Publication: Disruptive Innovation in Agriculture: socio-cultural factors in technology adoption in the developing world.
- Top left: Cocoa Pod Borer moth
- Top right: Burial pit for cocoa pods infested with Cocoa Pod Borer
- Middle right: The mottled colouring of a cocoa pod infested with Cocoa Pod Borer
- Bottom: Cocoa Pod Borer larva on the surface of a cocoa pod
In this paper, we present four case studies of technology adoption and rejection from different parts of the developing world. We explore how different socio-cultural and agro‐ecological contexts shape smallholders’ decisions relating to the adoption of new technologies. We illustrate how socio-cultural, institutional and environmental factors influence adoption and show the value of examining proposed innovations and technologies in terms of their capacity to undermine or strengthen indigenous socio-cultural values as a way of understanding potential points of resistance or pathways to adoption.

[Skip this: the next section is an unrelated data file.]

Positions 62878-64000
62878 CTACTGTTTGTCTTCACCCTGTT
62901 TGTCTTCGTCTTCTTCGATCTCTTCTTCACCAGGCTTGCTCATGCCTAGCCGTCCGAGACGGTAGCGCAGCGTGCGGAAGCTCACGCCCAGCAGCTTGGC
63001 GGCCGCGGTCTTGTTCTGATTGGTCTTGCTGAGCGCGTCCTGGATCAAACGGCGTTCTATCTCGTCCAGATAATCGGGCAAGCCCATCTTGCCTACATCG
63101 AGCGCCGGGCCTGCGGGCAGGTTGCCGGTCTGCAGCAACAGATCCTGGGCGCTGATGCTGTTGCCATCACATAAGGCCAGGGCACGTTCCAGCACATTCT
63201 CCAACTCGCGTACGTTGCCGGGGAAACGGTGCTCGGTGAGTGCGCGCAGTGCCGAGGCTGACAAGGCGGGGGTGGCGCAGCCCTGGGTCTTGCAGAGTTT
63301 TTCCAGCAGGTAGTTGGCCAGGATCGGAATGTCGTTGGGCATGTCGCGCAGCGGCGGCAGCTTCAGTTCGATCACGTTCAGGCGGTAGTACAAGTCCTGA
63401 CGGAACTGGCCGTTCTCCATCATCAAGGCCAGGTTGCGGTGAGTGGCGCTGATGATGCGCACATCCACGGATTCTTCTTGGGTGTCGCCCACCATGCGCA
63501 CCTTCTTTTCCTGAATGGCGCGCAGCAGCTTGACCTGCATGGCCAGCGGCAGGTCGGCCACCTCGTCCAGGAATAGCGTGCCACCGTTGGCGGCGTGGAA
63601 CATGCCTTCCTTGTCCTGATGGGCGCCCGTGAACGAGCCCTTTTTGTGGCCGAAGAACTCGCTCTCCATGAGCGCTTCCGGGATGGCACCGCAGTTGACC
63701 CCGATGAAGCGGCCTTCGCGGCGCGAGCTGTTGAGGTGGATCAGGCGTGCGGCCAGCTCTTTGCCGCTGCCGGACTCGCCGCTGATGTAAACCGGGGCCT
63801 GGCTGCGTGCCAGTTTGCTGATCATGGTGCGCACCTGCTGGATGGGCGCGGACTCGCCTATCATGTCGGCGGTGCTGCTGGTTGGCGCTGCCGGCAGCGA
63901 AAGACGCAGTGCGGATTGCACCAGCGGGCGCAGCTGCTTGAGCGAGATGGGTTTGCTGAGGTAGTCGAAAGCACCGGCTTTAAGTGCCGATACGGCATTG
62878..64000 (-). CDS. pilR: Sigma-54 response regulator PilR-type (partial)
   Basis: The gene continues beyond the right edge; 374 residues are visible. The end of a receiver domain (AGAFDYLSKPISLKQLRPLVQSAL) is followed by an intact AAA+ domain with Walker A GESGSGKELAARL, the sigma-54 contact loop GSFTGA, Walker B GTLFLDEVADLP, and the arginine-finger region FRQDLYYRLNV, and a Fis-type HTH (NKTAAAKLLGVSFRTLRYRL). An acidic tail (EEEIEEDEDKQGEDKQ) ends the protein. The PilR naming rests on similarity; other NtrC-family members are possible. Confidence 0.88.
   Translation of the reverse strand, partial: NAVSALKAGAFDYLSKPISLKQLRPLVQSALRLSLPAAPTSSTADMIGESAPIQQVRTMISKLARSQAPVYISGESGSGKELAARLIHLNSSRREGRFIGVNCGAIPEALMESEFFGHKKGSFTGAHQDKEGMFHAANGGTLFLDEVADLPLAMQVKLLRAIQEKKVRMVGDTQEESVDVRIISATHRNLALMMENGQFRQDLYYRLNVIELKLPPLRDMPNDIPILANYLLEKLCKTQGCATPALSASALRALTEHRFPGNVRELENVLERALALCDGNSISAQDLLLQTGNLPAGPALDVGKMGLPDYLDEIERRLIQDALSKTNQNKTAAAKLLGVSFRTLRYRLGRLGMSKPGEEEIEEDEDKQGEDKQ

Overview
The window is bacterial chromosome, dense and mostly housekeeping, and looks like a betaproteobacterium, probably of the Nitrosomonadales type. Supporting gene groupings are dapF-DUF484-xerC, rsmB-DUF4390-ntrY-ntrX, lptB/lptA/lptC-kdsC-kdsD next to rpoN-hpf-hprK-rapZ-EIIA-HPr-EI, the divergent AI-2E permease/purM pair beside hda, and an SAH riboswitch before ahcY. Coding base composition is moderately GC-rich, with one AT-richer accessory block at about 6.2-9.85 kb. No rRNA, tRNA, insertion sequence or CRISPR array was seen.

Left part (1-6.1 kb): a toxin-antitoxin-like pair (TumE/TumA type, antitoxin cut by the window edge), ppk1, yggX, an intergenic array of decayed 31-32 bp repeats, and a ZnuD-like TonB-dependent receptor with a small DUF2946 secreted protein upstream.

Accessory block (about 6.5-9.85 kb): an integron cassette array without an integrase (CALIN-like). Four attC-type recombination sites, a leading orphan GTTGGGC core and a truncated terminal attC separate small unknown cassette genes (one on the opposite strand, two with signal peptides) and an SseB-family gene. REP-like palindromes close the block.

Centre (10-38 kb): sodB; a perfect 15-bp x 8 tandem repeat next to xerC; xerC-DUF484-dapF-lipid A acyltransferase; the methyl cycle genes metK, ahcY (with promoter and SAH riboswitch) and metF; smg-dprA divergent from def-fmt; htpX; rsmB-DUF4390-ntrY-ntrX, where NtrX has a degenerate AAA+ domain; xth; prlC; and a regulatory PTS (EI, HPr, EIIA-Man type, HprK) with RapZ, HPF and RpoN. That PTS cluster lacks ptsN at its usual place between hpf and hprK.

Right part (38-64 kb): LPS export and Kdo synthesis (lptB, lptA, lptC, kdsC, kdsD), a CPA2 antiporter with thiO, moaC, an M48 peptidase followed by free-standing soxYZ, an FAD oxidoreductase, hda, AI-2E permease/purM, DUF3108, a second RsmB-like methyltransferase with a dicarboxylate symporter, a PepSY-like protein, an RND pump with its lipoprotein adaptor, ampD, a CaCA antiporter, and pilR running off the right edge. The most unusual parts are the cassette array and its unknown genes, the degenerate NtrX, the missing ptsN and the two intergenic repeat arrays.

Curry, G.N., Nake, S., Koczberski, G., Oswald, M., Rafflegeau, S., Lummani, J., Peter, E. and Nailina, R. (2021). Disruptive innovation in agriculture: socio-cultural factors in technology adoption in the developing world. Rural Studies 88, 422-431. https://doi.org/10.1016/j.jrurstud.2021.07.022
- Left: A stone being used to remove the outer skin of coffee cherries – 6 hours to pulp a 60 kg bag of cherry
- Top right: A hand pulper being used to remove the outer skin of coffee cherries – 30 minutes to pulp a 60 kg bag of cherry
- Bottom right: An ecopulper which removes the outer skin and mucilage in a single operation – 12 mins to pulp a 60 kg bag of cherry
Cocoassie yam (Dioscorea praehensilis) mounds in a cocoa smallholding in Ivory Coast. The yam vine is growing up the trunk of a shade tree.